The goal is to run the supply chain as efficiently as possible. Each team’s four stations are penalized for an accumulation of inventory (50 cents per case of beer, per week), and for unfilled backorders ($1 per case of beer, per week). The team with the lowest score over 50 weeks is the winner.
The session Repenning is running now is part of MIT Sloan’s executive education program. The executives are successful businesspeople, but after several simulated weeks, one team loses its supply-chain equilibrium, and cannot produce enough beer. In 10 consecutive weeks, its wholesaler’s unfilled backorders surge, from one to three, then five, then 10, 23, 34, 41, 51, 61 and 70.
“We’re out of business,” jokes the executive in the wholesaler’s role. From his perspective, he has not been given enough beer by the factory and distributor.
Still, a neighboring team’s accumulation of backorders follows a more dramatic pattern of nonlinear growth: from 8 to 20, then 43, 62, 92, 97, 117, 147 and 152.
“We’re terrible at this game,” says the executive playing the wholesaler for this second team.
Carrier, watching the game unfold, notes that this is a familiar pattern. “All it takes is one little spike by one person, and that propagates through the whole system,” he says. That applies to many kinds of industries: Forrester created the Beer Game partly based on his observations of the complexities of General Electric’s attempts to manufacture refrigerators efficiently.
In the end, these two teams finish behind their peers, with accumulated costs of $2,665 and $2,599 (the average total is around $2,000). Two other teams finish with $1,417 and $1,398 in total costs; and two teams do quite well, with totals of $774 and $684. The best possible score is $200.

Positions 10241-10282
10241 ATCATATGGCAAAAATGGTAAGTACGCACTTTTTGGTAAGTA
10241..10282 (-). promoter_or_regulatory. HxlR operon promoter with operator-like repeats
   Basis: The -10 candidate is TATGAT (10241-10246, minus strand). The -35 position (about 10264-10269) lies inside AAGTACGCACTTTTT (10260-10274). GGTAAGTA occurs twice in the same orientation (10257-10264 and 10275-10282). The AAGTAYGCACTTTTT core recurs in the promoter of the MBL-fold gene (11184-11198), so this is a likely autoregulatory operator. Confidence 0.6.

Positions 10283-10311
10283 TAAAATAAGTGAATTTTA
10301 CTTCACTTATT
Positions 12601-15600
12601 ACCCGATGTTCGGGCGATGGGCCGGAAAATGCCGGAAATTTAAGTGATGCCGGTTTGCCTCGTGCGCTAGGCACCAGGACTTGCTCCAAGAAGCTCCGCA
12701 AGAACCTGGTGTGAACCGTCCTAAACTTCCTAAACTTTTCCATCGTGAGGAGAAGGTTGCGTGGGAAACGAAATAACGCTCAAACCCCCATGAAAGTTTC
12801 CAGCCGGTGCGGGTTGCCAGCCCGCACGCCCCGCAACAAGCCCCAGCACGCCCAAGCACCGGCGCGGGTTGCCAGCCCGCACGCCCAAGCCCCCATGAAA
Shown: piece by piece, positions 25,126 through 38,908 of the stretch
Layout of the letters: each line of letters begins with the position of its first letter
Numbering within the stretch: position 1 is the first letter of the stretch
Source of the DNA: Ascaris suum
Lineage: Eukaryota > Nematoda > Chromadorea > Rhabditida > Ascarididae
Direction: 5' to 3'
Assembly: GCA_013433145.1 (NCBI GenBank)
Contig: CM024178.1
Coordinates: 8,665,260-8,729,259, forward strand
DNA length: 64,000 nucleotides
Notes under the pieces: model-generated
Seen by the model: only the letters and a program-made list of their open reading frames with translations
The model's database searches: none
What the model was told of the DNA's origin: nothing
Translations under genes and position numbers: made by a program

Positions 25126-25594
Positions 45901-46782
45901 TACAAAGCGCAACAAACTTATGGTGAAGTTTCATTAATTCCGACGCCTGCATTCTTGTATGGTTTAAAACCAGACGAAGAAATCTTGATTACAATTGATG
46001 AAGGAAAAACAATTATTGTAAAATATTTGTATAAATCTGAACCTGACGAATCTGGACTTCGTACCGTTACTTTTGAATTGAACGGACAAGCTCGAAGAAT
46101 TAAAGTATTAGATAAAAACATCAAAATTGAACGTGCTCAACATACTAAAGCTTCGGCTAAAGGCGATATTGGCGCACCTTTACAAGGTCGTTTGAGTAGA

But even teams that perform relatively well at the Beer Game feel frustrated by it. After the game is over, in a subsequent group discussion, one member of the winning team tells everyone that the game felt “difficult, I was working in a silo, firefighting.” Another member of the winners reported wondering: “What’s wrong with the rest of the team?”
Indeed, typical reactions to the Beer Game, Repenning tells the whole group, involve finger-pointing at teammates and bemoaning the rule that prevents communication among teammates (which might smooth out the supply chain).
Lessons from losing
And then Repenning delivers the kicker: Not only do most teams struggle at the Beer Game, these analyses of it are wrong, too. “Your experiences with this game can systematically mislead you as to the nature of your problems and teach you exactly the wrong lessons,” Repenning says. “We are all quite prone to creating these stories.”